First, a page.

The proposed Conveyancing (Sale of Land) Regulation 2022 (proposed Regulation) has been drafted with the intention to replace the existing Conveyancing (Sale of Land) Regulation 2017 which is due to be repealed on 1 September 2022.
The proposed Regulation, whilst maintaining the objectives of the current Regulation will be updated with small amendments which address gaps in the treatment of Contracts that arise from certain Options and updates existing provisions through modern and simplified legal language that is in line with conveyancing and current practices
This proposed Regulation provides for the following key changes:
1. Prescribed Documents, Prescribed Warranties and Off the Plan Contracts for Sale
Part 2 Section 4 of the Regulation has been amended. This section requires a vendor to disclose certain documents as prescribed by ‘Schedule 1 Prescribed documents’ to include a reference to the detailed certificates required to be disclosed and separating the Schedule into two parts (Part 1 and Part 2). The existing Regulation comprises of only Part 1 detailing the prescribed documents. It is proposed that Part 2 of Schedule 1 will set out the additional disclosure requirements for off the plan contracts with specific reference to the documents relating to the land to be subdivided and proposed documents relating to the development. Such documents may include, where applicable:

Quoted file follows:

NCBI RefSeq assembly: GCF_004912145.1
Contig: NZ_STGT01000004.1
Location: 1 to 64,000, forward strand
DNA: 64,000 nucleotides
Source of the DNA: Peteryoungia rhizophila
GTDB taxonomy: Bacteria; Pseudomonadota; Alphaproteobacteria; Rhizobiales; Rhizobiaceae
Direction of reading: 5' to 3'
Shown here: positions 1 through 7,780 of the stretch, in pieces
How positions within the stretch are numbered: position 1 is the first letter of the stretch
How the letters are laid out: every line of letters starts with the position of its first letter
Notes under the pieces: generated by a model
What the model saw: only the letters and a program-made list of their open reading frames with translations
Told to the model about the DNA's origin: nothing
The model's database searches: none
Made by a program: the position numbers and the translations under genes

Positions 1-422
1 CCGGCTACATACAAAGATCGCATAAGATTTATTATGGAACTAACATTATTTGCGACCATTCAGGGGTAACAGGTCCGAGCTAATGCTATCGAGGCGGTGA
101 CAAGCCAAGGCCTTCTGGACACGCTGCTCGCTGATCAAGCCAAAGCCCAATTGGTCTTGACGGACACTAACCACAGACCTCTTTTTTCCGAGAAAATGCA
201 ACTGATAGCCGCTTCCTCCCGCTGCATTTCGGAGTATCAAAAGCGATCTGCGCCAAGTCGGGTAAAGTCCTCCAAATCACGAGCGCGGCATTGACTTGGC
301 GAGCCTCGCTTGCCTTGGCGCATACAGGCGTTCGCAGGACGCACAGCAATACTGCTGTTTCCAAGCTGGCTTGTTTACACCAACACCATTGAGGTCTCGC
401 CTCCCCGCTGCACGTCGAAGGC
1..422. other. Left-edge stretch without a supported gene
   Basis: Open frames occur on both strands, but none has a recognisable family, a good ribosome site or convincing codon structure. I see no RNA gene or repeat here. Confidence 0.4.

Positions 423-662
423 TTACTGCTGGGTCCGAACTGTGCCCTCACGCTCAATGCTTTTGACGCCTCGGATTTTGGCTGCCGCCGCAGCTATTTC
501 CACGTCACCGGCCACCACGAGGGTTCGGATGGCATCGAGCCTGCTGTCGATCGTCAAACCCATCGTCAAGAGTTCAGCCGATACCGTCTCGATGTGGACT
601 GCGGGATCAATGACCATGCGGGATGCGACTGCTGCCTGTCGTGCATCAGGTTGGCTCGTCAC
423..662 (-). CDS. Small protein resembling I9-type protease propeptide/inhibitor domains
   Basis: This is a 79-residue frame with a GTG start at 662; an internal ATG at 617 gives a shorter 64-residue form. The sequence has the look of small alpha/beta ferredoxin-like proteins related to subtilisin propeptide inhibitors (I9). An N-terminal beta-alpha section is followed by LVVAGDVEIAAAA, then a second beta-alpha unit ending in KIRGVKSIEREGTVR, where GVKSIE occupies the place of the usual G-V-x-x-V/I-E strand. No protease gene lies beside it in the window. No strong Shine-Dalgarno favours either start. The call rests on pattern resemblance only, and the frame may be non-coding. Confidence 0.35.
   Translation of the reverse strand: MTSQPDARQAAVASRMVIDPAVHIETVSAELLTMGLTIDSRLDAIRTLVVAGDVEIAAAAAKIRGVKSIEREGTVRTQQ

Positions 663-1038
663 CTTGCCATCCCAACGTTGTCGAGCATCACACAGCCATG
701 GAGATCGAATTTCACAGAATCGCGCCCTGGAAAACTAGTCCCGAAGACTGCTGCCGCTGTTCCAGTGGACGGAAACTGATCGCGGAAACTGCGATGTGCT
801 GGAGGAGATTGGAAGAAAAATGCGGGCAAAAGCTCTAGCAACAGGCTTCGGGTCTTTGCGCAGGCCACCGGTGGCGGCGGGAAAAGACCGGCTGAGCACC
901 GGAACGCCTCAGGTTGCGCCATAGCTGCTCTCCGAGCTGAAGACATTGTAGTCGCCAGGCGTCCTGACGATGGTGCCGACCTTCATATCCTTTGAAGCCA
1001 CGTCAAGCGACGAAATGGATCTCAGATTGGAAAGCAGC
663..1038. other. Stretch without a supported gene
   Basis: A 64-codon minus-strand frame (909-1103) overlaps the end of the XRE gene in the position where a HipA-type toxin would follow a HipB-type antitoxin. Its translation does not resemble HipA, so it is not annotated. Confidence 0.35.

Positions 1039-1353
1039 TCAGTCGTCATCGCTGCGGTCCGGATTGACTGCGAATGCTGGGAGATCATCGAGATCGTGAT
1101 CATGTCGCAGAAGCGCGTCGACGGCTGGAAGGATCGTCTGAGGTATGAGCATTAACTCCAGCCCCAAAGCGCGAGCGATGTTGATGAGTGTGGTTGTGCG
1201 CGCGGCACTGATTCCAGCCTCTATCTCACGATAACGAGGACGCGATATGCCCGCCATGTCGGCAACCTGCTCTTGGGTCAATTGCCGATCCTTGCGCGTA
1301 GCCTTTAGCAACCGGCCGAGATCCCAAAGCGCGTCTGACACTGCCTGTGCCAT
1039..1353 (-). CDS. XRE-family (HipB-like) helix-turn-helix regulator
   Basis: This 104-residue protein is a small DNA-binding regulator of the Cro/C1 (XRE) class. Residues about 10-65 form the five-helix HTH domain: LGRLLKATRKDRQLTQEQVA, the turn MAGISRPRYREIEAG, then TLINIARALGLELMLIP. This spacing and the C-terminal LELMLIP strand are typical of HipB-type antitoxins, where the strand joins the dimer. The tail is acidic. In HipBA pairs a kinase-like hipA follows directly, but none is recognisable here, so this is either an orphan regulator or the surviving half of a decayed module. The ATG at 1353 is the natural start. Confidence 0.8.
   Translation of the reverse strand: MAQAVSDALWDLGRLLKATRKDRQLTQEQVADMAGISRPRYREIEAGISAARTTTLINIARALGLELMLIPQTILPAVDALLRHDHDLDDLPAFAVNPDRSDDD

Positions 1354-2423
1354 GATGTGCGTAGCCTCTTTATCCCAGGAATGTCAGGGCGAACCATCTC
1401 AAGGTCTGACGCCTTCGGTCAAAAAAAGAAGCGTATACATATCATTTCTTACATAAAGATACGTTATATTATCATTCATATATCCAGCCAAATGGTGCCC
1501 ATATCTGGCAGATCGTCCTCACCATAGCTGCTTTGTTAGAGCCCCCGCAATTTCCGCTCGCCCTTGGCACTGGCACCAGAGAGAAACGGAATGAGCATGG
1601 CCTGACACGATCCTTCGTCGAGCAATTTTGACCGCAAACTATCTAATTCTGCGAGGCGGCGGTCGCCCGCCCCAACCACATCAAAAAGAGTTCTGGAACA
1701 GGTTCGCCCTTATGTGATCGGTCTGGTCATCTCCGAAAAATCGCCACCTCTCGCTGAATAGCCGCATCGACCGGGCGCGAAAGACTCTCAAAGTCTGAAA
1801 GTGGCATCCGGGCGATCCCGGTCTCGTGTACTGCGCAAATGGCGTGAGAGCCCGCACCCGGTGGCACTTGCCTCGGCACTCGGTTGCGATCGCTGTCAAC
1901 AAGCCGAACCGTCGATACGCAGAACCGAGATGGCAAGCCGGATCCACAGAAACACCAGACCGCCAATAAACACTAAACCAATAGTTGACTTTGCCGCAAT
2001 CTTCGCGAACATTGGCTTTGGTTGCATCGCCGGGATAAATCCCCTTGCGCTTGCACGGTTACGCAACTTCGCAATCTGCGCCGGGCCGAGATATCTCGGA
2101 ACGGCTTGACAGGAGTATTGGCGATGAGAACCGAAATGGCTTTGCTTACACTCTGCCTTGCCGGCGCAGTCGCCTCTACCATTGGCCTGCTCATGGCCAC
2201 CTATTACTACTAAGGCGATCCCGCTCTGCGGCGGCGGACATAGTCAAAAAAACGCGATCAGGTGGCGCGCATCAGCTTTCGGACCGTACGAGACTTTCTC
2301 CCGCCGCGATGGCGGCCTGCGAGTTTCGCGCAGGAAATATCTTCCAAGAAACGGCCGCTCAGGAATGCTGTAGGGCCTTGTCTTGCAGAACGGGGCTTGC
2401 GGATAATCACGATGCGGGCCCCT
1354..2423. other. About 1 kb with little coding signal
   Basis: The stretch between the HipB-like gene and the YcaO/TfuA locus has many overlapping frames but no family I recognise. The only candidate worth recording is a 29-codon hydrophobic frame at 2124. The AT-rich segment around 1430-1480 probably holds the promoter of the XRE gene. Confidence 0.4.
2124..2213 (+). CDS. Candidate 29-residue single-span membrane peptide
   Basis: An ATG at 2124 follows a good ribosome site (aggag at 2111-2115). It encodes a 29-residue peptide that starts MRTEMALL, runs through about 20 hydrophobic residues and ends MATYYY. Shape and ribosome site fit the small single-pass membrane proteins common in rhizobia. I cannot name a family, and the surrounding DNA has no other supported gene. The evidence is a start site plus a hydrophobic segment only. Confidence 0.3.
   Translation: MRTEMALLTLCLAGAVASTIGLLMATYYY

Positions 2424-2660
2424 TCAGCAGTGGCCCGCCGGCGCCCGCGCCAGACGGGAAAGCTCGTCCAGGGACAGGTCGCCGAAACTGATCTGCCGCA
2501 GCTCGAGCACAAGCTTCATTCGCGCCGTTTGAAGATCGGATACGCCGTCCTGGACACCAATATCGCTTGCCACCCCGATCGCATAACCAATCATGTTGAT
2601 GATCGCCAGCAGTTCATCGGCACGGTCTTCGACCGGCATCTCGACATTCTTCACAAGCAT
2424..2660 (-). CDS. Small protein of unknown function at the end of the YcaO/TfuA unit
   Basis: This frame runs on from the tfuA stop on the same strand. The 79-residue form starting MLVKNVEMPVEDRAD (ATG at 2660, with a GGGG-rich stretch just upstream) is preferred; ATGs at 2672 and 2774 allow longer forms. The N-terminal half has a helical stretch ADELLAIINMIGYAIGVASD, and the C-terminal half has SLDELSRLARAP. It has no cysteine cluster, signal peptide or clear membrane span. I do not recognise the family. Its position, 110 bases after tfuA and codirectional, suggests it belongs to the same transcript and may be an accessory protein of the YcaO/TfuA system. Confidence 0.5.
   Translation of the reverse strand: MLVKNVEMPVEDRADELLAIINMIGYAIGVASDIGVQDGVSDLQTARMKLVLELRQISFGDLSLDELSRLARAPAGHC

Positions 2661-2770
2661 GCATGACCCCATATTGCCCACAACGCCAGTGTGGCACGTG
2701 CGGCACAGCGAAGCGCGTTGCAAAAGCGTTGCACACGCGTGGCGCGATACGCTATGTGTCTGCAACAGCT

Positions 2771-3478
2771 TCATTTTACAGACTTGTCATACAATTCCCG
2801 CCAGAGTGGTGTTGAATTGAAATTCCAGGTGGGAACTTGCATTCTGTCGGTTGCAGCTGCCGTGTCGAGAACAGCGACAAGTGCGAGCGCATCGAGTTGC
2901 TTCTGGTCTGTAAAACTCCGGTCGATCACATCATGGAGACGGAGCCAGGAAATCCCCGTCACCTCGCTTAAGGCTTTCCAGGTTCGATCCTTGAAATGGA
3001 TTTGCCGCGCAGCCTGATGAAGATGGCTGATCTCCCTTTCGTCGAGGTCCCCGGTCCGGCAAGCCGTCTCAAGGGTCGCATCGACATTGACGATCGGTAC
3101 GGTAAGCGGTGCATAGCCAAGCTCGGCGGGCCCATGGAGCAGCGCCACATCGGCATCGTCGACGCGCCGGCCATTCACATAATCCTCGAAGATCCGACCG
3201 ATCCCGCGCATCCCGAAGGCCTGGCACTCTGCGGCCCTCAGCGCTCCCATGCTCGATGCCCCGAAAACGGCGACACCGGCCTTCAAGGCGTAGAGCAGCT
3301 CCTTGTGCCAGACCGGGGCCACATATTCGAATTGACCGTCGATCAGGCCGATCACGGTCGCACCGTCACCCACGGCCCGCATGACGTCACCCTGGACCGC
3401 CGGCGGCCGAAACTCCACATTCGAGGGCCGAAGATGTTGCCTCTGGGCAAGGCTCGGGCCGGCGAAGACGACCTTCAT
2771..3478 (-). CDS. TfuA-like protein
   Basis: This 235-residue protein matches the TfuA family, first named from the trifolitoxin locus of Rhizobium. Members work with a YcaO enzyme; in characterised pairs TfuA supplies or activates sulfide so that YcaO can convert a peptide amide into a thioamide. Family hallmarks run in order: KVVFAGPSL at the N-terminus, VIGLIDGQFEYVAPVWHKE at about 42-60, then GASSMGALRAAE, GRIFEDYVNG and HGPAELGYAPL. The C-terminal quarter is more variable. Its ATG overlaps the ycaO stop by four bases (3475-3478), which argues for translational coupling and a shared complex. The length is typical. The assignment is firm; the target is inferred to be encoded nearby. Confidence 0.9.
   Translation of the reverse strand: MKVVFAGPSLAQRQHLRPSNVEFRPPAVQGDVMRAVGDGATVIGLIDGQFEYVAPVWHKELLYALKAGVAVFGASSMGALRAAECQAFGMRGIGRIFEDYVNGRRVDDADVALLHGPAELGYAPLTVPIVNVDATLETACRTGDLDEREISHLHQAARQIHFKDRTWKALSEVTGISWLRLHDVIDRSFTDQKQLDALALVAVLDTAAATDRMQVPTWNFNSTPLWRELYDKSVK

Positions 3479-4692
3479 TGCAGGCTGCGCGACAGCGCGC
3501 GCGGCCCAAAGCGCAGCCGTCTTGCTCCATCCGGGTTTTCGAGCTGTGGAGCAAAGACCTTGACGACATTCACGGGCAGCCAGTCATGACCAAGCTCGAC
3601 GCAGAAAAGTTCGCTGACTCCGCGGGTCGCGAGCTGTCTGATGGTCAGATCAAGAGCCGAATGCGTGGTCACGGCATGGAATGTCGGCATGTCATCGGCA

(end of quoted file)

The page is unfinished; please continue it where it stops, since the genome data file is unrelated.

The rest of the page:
- Draft building management statement;
- Draft strata management statements;
- Draft by-laws; and
- Proposed Schedule of finishes.
Whilst Part 2 of the proposed Regulation sets out the additional disclosure requirements that apply for off the plan purchasers. No additional disclosure documents and warranties are prescribed and it is noted that the same documents such as the Disclosure Statement, specific documents relating to the development and the land to be subdivided are required to be annexed to off the plan Contracts for Sale.
Outdated legislative wording have also been removed making terms and warranties more specific and easier to identify. The current Regulation makes reference to ‘prescribed warranties’ under Schedule 3 Part 1. There are no specific changes to any existing prescribed documents required to be disclosed or warranties whether implied or expressed but rather the sections and schedules have been rearranged for ease of reference.
Section 6 of the proposed Regulation has also been inserted providing clarity to the application of the vendors disclosure requirements under to Contracts for Sale arising from options to purchase the land.
2. Imposition of Cooling Off Periods in Options to Purchase
Section 17 of the proposed Regulation addresses the recent decision of BP7 Pty Ltd v Gavancorp Pty Ltd  NSWC 265 (BP7)through the addition of section 17 subclause (3) suggesting that ‘The Act, section 66s does not apply to a contract made in consequence of the exercise of an option to compel the purchase of land’.